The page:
McCoy has shown the ability to get the most out of his quarterbacks, and a willingness to tailor his offensive design to fit personnel.

A former QB himself, McCoy helped Jake Delhomme reach the Pro Bowl; got a pair of 3,500-yard passing seasons out of Kyle Orton; and revamped the Broncos offense to give Tim Tebow a fighting chance. Now, he’s blessed with Peyton Manning.

With the Eagles in transition and Nick Foles in the developmental stage, McCoy’s strengths seem to match up well with the team’s needs.

2) Greg Roman (offensive coordinator, 49ers, age 39)

Similarly, Roman has helped give the 49ers’ offense an identity despite a less-than-ideal quarterback situation. Alex Smith turned into a serviceable quarterback last season under Jim Harbaugh and Roman, and the offense finished in the top 10 in points per game while tying an NFL mark for fewest turnovers in a season (10). Colin Kaepernick has found success as well since taking over the starting role.

Roman, a Ventnor, New Jersey native,  has 15 years of NFL coaching experience and was with Harbaugh at Stanford. The Niners play some of the toughest and most disciplined football around — a brand that would be beloved in Philly.

3) Chip Kelly (head coach, Oregon, age 49)

Kelly will be perhaps the most sought-after head coach in the coming weeks and it would not surprise me at all if Howie Roseman and Jeffrey Lurie make a run at him. Heading into this season, the Ducks’ offense was averaging 43 points and almost 500 yards per game in three seasons under Kelly.

Will his style of play translate to the NFL? Is he willing to adjust his approach as necessary? Will his lack of experience on the NFL level hurt him? These are a few unknowns that make him a bit of a risk. But the upside is tough to ignore.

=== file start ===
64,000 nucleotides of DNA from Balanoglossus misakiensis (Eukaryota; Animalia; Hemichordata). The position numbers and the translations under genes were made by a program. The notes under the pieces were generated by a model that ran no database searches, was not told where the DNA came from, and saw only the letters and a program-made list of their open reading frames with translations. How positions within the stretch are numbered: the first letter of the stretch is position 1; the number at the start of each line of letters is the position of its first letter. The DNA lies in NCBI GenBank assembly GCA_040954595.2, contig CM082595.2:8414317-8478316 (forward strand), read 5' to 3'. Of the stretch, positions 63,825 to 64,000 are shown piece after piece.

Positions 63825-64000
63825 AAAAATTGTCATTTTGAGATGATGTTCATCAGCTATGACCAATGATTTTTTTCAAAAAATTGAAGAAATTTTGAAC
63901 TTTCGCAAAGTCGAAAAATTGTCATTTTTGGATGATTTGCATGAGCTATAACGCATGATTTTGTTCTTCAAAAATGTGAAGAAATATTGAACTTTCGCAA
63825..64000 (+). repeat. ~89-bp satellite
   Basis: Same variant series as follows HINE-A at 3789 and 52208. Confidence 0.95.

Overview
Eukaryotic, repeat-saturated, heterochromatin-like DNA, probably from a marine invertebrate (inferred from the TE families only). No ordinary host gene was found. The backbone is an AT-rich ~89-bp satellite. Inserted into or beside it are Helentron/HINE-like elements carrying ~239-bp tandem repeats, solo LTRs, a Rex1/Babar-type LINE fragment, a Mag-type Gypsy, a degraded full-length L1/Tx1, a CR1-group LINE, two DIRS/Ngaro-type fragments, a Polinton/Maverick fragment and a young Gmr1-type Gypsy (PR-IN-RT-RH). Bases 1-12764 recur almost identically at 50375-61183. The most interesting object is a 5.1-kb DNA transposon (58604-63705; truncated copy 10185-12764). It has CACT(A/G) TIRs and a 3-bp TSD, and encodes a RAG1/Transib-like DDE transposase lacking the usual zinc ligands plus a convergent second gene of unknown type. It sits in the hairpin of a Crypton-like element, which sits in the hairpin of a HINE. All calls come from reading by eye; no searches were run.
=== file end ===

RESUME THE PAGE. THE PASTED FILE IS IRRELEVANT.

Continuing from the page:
From @OHH_BEE: As Birds clean house this offseason, what specific decisions will help us tell how long it will take to get back to relevancy?

Football is pretty basic in this respect: if you get the head coach and quarterback part of it right, you’re golden. Simple concept, very difficult to accomplish. Quick turnarounds happen all the time in the NFL, and this team is far from barren in the talent department. They can be relevant next season. To get beyond relevant and into contender status, they have to get the right quarterback and the right coach. Mess that up, and the picture gets significantly bleaker.

From @johnhanf: What kind of reception does Andy get from the fans at the end of Sunday’s game?

I have been mulling this over, and I just can’t picture any chill-worthy moments happening at the Linc Sunday. Maybe the Eagles pull off the upset, helping the fans to get in the right frame of mind for an ovation at the end. But odds are the team will walk off the field in defeat, dropping the Eagles to 4-11.

Given that the organization has not said anything about Reid’s job status, the fans need to make a small leap of faith to firmly conclude that Reid is gone, and then be inspired to show appreciation in the midst of their current disappointment. I believe there will be a smattering of applause, an effort by some to generate a moment, but I think the circumstances are such that the moment will fall flat.

Maybe it will feel different come Sunday. I’m anxious to see how it unfolds.